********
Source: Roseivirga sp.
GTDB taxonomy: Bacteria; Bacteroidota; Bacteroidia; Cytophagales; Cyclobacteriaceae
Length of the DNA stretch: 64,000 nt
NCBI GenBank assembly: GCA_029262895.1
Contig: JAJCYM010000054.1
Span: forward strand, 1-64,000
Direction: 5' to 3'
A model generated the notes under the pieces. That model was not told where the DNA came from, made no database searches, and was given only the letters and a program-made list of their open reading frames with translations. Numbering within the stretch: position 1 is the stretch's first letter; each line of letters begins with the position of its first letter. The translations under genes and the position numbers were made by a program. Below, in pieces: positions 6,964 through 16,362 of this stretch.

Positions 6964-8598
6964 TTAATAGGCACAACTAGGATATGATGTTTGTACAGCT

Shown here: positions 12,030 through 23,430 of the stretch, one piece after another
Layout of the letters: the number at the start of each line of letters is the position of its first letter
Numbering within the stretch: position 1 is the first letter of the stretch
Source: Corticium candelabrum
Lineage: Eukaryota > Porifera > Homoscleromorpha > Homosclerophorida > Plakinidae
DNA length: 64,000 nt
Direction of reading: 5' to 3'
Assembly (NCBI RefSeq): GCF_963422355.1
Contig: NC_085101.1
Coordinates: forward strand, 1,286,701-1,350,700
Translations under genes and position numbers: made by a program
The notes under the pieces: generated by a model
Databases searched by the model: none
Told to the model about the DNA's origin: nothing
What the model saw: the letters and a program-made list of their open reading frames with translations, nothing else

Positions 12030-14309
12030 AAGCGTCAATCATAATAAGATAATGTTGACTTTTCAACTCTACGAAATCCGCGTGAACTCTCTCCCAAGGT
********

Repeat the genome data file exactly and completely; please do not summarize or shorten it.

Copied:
Source: Roseivirga sp.
GTDB taxonomy: Bacteria; Bacteroidota; Bacteroidia; Cytophagales; Cyclobacteriaceae
Length of the DNA stretch: 64,000 nt
NCBI GenBank assembly: GCA_029262895.1
Contig: JAJCYM010000054.1
Span: forward strand, 1-64,000
Direction: 5' to 3'
A model generated the notes under the pieces. That model was not told where the DNA came from, made no database searches, and was given only the letters and a program-made list of their open reading frames with translations. Numbering within the stretch: position 1 is the stretch's first letter; each line of letters begins with the position of its first letter. The translations under genes and the position numbers were made by a program. Below, in pieces: positions 6,964 through 16,362 of this stretch.

Positions 6964-8598
6964 TTAATAGGCACAACTAGGATATGATGTTTGTACAGCT

Shown here: positions 12,030 through 23,430 of the stretch, one piece after another
Layout of the letters: the number at the start of each line of letters is the position of its first letter
Numbering within the stretch: position 1 is the first letter of the stretch
Source: Corticium candelabrum
Lineage: Eukaryota > Porifera > Homoscleromorpha > Homosclerophorida > Plakinidae
DNA length: 64,000 nt
Direction of reading: 5' to 3'
Assembly (NCBI RefSeq): GCF_963422355.1
Contig: NC_085101.1
Coordinates: forward strand, 1,286,701-1,350,700
Translations under genes and position numbers: made by a program
The notes under the pieces: generated by a model
Databases searched by the model: none
Told to the model about the DNA's origin: nothing
What the model saw: the letters and a program-made list of their open reading frames with translations, nothing else

Positions 12030-14309
12030 AAGCGTCAATCATAATAAGATAATGTTGACTTTTCAACTCTACGAAATCCGCGTGAACTCTCTCCCAAGGT